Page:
Mirkarimi wants neighbor's video tossed

San Francisco Sheriff Ross Mirkarimi, right, and his wife Eliana Lopez walk away after speaking to reporters at City Hall in San Francisco, Friday, Jan. 13, 2012. A prosecutor says he has charged San Francisco's newly sworn-in sheriff with misdemeanors, including domestic violence, related to a New Year's Eve incident with his wife. (AP Photo/Jeff Chiu)
February 22, 2012 8:38:53 PM PST
Attorneys representing San Francisco Sheriff Ross Mirkarimi are making some legal maneuvers. He goes on trial Friday on charges of domestic violence against his wife.

"We're just setting up for pretrial for back here on the 24th," Mirkarimi said Wednesday.

With the trial proceedings set to begin on Friday, the defense is beginning to reveal its strategy. Mirkarimi's lawyer filed a motion Wednesday, asking a judge to exclude statements his wife Eliana Lopez made to her neighbor Ivory Madison about an alleged domestic violence incident on New Year's Eve.

Attorney Lidia Stiglich says the conversation is legally considered hearsay.

"The thing is, the evidence they're trying to introduce is out of court statements, they're hearsay, you need foundation for that; if they're bringing out of court statements in, there's no way for me to cross examine," Stiglich said.

Stiglich's motion also argues that a videotape Madison made of a bruise on Lopez's arm should also be inadmissible because it was only supposed to be used if Lopez found herself in a custody battle with Mirkarimi over their 2-year-old son.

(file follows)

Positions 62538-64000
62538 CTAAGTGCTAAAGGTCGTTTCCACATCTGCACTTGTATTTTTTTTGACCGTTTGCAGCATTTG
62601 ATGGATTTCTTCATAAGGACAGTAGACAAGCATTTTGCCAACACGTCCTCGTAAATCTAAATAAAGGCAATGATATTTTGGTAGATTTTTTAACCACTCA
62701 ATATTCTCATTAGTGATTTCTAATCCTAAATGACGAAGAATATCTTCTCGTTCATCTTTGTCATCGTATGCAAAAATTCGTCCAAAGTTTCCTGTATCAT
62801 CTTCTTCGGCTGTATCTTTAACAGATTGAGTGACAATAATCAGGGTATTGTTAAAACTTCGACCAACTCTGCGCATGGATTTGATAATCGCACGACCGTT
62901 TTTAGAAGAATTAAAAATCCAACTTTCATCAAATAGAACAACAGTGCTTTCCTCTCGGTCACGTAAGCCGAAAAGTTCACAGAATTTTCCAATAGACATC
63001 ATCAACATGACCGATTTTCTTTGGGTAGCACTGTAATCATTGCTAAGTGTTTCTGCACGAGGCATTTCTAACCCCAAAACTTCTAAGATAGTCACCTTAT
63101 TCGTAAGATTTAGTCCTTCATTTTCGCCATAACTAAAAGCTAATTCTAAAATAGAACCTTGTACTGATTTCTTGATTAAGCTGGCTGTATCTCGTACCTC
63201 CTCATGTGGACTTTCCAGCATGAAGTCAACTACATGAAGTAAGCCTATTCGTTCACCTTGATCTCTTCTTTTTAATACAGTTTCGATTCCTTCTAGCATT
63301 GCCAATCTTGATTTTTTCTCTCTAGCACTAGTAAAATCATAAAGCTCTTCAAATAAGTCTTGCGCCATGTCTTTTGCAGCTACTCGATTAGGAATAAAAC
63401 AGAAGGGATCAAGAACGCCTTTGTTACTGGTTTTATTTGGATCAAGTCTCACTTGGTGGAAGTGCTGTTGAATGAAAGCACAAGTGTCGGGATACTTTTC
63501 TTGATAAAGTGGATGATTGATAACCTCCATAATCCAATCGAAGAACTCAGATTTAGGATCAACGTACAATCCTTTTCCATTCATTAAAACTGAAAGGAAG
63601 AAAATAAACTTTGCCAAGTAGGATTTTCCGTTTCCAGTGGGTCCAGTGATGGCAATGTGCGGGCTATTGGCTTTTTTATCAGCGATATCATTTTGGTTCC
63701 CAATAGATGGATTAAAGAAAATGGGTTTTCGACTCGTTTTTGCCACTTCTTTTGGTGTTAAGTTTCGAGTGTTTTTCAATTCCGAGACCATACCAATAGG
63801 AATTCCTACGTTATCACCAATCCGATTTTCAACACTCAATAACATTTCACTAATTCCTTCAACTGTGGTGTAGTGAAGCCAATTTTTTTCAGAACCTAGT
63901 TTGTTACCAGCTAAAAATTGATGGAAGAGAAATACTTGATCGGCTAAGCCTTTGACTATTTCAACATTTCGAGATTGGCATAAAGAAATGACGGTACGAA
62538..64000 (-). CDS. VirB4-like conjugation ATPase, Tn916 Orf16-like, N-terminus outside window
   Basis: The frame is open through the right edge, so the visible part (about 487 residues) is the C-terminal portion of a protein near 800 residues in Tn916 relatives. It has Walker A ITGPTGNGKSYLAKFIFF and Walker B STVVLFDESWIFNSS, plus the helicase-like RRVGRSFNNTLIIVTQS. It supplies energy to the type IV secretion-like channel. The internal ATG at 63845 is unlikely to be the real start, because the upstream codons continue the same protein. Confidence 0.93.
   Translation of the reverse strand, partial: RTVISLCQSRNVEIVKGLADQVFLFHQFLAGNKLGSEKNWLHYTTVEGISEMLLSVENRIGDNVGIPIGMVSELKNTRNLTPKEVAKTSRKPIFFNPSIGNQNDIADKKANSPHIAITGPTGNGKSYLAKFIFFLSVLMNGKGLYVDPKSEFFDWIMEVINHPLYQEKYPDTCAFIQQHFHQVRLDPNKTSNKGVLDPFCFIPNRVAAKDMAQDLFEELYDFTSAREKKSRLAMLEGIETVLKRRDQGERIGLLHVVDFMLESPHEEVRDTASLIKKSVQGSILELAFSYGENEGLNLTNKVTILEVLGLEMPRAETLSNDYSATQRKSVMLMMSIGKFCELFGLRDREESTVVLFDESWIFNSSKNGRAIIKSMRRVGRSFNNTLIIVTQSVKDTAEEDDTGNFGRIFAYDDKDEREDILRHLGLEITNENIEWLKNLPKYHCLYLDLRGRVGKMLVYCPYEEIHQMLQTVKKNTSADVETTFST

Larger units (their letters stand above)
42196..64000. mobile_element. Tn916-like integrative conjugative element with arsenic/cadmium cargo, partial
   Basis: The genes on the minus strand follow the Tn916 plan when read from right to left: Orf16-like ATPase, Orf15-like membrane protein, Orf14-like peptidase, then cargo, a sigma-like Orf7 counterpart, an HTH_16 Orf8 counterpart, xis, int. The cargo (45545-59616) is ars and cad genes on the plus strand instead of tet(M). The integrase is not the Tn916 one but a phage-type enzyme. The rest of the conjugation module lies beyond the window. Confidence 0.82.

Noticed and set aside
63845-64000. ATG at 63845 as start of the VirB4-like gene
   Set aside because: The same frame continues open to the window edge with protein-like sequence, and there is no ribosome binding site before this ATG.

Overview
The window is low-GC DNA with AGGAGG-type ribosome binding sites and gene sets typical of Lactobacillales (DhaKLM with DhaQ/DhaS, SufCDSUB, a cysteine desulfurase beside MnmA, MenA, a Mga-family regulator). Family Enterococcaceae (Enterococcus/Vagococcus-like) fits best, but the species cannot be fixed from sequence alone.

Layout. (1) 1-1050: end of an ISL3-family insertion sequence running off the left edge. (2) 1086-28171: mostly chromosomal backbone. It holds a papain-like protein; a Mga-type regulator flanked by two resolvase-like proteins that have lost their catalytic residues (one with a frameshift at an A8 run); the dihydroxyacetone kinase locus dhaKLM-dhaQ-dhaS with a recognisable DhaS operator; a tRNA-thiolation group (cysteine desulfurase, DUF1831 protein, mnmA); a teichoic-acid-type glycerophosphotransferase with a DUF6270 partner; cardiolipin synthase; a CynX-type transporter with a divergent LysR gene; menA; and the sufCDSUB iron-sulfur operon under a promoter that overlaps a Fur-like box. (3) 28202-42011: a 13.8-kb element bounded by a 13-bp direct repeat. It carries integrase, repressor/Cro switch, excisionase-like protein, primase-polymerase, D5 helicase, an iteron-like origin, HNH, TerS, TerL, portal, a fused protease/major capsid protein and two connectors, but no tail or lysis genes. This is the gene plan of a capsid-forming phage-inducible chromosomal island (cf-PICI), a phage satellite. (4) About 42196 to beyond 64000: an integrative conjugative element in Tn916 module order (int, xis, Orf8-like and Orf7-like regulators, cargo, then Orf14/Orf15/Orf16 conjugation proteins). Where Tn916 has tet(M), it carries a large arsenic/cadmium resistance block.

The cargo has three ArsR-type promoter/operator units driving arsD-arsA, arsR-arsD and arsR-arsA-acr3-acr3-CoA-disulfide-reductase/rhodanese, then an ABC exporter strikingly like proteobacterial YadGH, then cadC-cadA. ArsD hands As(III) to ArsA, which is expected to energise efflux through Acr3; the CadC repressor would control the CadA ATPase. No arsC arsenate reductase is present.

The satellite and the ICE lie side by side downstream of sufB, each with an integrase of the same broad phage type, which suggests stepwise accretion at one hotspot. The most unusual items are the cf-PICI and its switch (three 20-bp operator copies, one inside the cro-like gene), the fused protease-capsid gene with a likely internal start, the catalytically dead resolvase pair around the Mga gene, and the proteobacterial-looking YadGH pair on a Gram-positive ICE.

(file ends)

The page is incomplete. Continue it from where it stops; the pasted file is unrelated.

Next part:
Lopez's lawyer Paula Canny also wants that videotape tossed, but she cites another reason: she says even though Madison is not a practicing attorney, Lopez assumed she was because Madison's website biography says she was trained as an attorney, was editor-in-chief of her law review and interned at the California Supreme Court.

"And anybody who speaks to a trained attorney about a matter that might involve litigation would be under the impression that communication was confidential and privileged," Canny said.

If the defense strategies are successful, that could gut the prosecution's case. Assistant District Attorney Elizabeth Aguillar Tarchi would not comment, but District Attorney George Gascon says they'll let the court make a legal decision on the motions.

"We don't want to speculate because we believe those key pieces of evidence, based on our understanding of the case, are admissible evidence, so I think what has to occur as a first thing is the defense needs their file motions and they need to follow the proper legal procedure and we will respond," Gascon said.

The prosecution has filed motions to have evidence admitted from what they say is a second incident of domestic violence involving Mirkarimi and his wife, as well as testimony from an ex-girlfriend.

Mirkarimi has pleaded not guilty to the domestic violence charges.


Load Comments